Communicator (communicator) wrote,
Communicator
communicator

The Carhullan Army

I just finished The Carhullan Army by Sarah Hall. It's in a recognisable tradition of feminist SF, I'm thinking 'Woman at the Edge of Time', 'Walk to the End of the World', 'The Handmaid's Tale'. It reflects and develops this line, rather than simply appending to it. It's well written. The end seems a bit rushed. It's set in England (Cumbria) about twenty or thirty years from now, after an environmental and political collapse. Most people are serfs, without rights, confined to the decaying towns, and women are forcibly fitted with coils. What is most noticeable about the society is that it doesn't work properly, even within the context of the environmental collapse. That is, the Authority doesn't give people allotments to grow veg, and set up wind farms. It just sits there being utterly incompetent.

A woman walks out of Penrith and disappears into the surrounding fells to live with a group of outlaw women living a self-sufficient lifestyle in an old farm, called Carhullan. In contrast to the Authority, these women are markedly competent. But the situation is complex.

On arriving at Carhullan, our protagonist is subject to quite extreme cult-like de-personalisation techniques, followed by lovey-dovey inclusion: classic brainwashing of an already vulnerable mind. From then on, therefore, she is a very unreliable narrator.

Carhullan reminded me of Efrafa in Watership Down, and Jackie Nixon the leader reminded me of General Woundwort. It's an effective society, but I think it is one which has already gone wrong before the story begins. During the story it gets worse, as Jackie goes insane.

At first I was very annoyed with the book, like some readers of Harry Potter I was 'What do you mean, presenting this as a Utopia, it's clearly fucked up!' Then I realised that this surely was the point, as it must be in Potter.

On the surface this is a lesbian feminist wholefood collective. One scratch under the surface the ostensible values of this book are conservative: reminiscent of Heinlein, or perhaps Cecelia Holland (libertarian feminist SF Floating Worlds - recommended). But what is under that?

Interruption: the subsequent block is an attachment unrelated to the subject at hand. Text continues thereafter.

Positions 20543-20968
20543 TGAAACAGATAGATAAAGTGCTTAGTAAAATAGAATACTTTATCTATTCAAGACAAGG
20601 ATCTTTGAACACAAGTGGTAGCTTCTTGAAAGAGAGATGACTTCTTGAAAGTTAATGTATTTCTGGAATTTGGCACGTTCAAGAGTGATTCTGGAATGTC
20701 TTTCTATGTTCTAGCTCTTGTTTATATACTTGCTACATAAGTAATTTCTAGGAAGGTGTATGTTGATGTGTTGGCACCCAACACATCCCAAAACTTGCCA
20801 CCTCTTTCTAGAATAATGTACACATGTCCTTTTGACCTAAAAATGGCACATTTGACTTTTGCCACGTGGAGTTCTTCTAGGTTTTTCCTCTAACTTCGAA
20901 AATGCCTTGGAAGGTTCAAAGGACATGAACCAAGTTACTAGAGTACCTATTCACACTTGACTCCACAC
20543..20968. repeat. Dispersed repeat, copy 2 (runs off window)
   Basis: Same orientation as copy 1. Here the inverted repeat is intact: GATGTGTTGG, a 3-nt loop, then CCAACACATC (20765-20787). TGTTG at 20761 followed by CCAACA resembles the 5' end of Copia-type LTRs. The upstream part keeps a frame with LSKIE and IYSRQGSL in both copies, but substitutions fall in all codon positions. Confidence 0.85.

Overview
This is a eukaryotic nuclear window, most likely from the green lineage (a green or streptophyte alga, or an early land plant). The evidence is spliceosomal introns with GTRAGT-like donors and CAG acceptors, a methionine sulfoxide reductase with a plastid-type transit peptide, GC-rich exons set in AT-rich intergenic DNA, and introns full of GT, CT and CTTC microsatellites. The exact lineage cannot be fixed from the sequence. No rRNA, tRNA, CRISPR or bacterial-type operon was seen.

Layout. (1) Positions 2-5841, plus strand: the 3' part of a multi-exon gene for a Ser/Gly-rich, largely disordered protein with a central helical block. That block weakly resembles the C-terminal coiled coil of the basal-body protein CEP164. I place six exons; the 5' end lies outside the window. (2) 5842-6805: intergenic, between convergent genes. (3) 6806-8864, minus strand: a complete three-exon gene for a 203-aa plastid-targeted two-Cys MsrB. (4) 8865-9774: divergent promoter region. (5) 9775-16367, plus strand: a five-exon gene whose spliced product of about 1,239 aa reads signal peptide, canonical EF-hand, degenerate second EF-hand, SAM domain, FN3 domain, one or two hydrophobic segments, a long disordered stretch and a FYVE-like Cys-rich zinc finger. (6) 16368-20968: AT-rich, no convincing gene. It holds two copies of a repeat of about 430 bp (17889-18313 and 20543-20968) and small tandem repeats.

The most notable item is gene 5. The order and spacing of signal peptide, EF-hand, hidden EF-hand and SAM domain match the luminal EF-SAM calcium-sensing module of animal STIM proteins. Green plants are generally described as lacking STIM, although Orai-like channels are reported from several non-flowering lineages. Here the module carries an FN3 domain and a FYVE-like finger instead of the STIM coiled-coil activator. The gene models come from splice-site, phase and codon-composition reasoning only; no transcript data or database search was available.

Towards the end of the book, Jackie announces that secret government broadcasts, which she alone has managed to intercept, tell her the farm is about to be attacked by the Authority. Therefore they have to disband the farm, abandon subsistence, and turn into a guerilla army. So about fifty competent women take on the incompetent masculine State. I was wondering how Sarah Hall was going to resolve the situation.

Would the values and approach of Carhullan be endorsed or undermined? Would Jackie be proved right, and all her ruthlessness (up to murdering dissidents) be justified? Or would the government threat be proved delusional: the personal power which allowed her to establish the farm, also tearing it apart for no reason?

But this was not resolved. The story ends on perhaps a note of optimism. Jackie's quixotic assault on the Authority obviously fails, but it may have demonstrated to the serfs that revolt is possible. The idea of the farm might be kept alive. Or it might be that there is no future. This reminds me of 1984 'If there is any hope it is with the proles'.

ETA - Verdict: Easy and quick to read because so well written. Emotionally engaging, although bits upset me so much I had to put the book aside occasionally. Rushed conclusion, and unresolved ambiguity of values, which you may or may not like. More complex than it superficially appears. A sophisticated SF story, in the sense that the author is developing or challenging established SF ideas.
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